The large birds and stylized rosettes resembling lollipops on this deep bowl exemplify one of the most endearing types of slipware produced in Iran throughout the eleventh and twelfth centuries. Called “Sari ware” after the town just south of the Caspian Sea where many similar examples were found, these ceramics follow earlier techniques of production and decoration. The motif of a parrot or hawk attacking another bird is typical of the decoration found on such bowls. The characteristic white dots punctuating the large bird’s eye and the feathers in this bowl are not new, although they are combined in an innovative and dynamic way, showing that late provincial production for local consumption could remain vibrant.
Marlik, in northern Iran, is a particularly important site. Located between the Caspian Sea and Elburz mountains, the area benefited from a warm climate with wooded forests and dense vegetation favorable to civilization. Tomb excavations at the site of Marlik yielded fascinating reddish and gray hollow pottery figurines in the shapes of humans and animals with spouts. This reddish-brown stag’s head forms a spout, which was probably used for pouring rather than drinking. Its stocky, full shape with a wide back and four stubby legs would have made it easy to handle. The earthenware was burnished, which means that it was rubbed while damp with a spoon-like tool before firing. This process makes it smooth to the touch.
Wares such as this one are often called “Amlash” after a small Caspian Sea village in southeastern Gilan province. Amlash has been a point of entry for the international antiquities market and has been used to describe unprovenanced antiquities, whether from Gilan province or not.
This standing Buddha has the round face, broad shoulders, and full body inspired by the Tang international style prevalent in East Asia during the eighth century. The disproportionately large head, stern facial expression, and wave-pattern drapery folds over the legs are characteristic of eighth-century Korean Buddhist images. Two prominent knobs on the upper and lower back indicate that this figure was originally equipped with a body halo (singwang; Sanskrit: mandorla). Both hands appear to have been damaged slightly by fire.
This image probably represents the Amita (Sanskrit: Amitabha), the Buddha of Eternal Life, who held the most exalted position in Korean Buddhism during this period. Many small gold and gilded bronze Buddhist images have been discovered in Silla temple sites and pagodas, indicating that such images were pervasive during the Unified Silla dynasty. While large figures of this type were placed in important halls of major monasteries, small ones were used for private worship or as votive images.
When the serpent king Kaliya poisons the Yamuna River with his venom Krishna steps in to save the day. The serpent tries to crush Krishna in his coils, but Krishna escapes, overpowers the serpent, and tramples him under his dancing feet. The serpent and his wives beg Krishna for mercy. Krishna, instead of killing the serpent, swears it to stop poisoning the river and banishes him and his family to the ocean.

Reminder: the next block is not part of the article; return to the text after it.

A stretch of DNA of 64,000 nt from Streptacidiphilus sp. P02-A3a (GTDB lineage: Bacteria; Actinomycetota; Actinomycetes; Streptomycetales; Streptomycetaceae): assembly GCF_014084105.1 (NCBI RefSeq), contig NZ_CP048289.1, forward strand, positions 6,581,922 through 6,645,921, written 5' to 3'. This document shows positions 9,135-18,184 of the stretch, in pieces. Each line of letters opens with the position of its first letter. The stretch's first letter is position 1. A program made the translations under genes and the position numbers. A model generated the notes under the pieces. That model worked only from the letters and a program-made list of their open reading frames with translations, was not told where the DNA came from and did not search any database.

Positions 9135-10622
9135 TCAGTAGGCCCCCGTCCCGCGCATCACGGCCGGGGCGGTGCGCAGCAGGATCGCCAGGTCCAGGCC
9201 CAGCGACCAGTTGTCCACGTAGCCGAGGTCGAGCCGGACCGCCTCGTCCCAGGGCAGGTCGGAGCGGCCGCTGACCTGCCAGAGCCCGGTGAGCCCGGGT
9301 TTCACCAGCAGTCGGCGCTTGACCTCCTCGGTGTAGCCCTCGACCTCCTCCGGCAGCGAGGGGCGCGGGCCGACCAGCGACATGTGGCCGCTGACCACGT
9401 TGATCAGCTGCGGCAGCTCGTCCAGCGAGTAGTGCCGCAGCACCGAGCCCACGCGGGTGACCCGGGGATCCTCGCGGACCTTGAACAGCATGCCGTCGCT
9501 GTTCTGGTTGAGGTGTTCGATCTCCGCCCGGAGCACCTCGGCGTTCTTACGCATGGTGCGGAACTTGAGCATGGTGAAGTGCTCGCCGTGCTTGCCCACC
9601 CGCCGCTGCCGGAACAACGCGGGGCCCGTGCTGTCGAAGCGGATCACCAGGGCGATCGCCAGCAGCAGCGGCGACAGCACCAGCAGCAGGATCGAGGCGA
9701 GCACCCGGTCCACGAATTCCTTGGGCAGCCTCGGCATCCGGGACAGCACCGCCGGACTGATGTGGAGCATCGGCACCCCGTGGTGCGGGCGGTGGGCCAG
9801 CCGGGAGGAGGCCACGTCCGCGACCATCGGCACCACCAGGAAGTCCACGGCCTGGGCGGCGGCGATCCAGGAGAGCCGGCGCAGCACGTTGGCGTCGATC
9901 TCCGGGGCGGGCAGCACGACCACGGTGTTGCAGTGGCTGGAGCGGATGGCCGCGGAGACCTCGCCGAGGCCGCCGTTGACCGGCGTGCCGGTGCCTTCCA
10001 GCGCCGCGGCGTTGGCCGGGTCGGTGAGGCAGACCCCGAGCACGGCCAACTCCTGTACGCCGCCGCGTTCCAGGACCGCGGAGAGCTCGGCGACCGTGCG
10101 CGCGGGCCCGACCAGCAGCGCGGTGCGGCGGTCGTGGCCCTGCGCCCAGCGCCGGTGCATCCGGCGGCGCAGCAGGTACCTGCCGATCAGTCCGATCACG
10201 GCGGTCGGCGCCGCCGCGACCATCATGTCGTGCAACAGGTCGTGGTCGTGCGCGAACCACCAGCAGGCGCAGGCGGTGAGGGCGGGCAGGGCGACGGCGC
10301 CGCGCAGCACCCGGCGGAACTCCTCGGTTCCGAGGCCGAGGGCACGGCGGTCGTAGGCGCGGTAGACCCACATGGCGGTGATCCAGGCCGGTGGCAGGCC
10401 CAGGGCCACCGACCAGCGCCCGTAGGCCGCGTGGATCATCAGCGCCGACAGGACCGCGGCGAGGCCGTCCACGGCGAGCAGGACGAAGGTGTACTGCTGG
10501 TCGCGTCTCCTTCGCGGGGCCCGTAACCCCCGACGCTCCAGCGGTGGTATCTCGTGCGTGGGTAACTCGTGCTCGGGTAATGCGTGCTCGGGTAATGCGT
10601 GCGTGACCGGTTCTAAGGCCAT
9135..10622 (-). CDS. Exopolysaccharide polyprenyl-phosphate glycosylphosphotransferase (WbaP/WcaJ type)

This episode connects to the current predicament of sacred rivers in the Indian subcontinent. The Ganges, the holiest river in India, and its tributary the Yamuna have in recent years have become heavily polluted. Echoing Krishna’s restoration of the river and acknowledging its religious significance, scientists, environmentalists, and religious leaders have taken action to begin restoration of these sacred rivers.
This vase is a curious combination of forms covered with a thick, opaque turquoise glaze. What starts as a cup-mouthed bottle with a graceful long neck suddenly divides into a four-lobed body and terminates in a narrow base. Cup-mouthed vessels are standard fare for twelfth-century Persian potters exercising the capabilities of fritware, and they exist in monochrome as well as underglaze- and luster-decorated versions. The cup at the top of the neck is often left plain or adorned with a molded inscription such as the one here in kufic script, which bestows blessings and happiness upon its owner.
Although they can be quite decorative, cup-mouthed vessels are usually designed with practicality in mind: the wide cup is convenient for refills and the long narrow neck helps prevent one from pouring the bottle’s contents too fast. The body could take on a range of molded forms, but the four-lobed body of this vase appears to be unique and without a prototype in ceramic or metalwork. Perhaps not the most functional vessel, this bottle demonstrates the outer limits of creativity of a medieval Persian potter.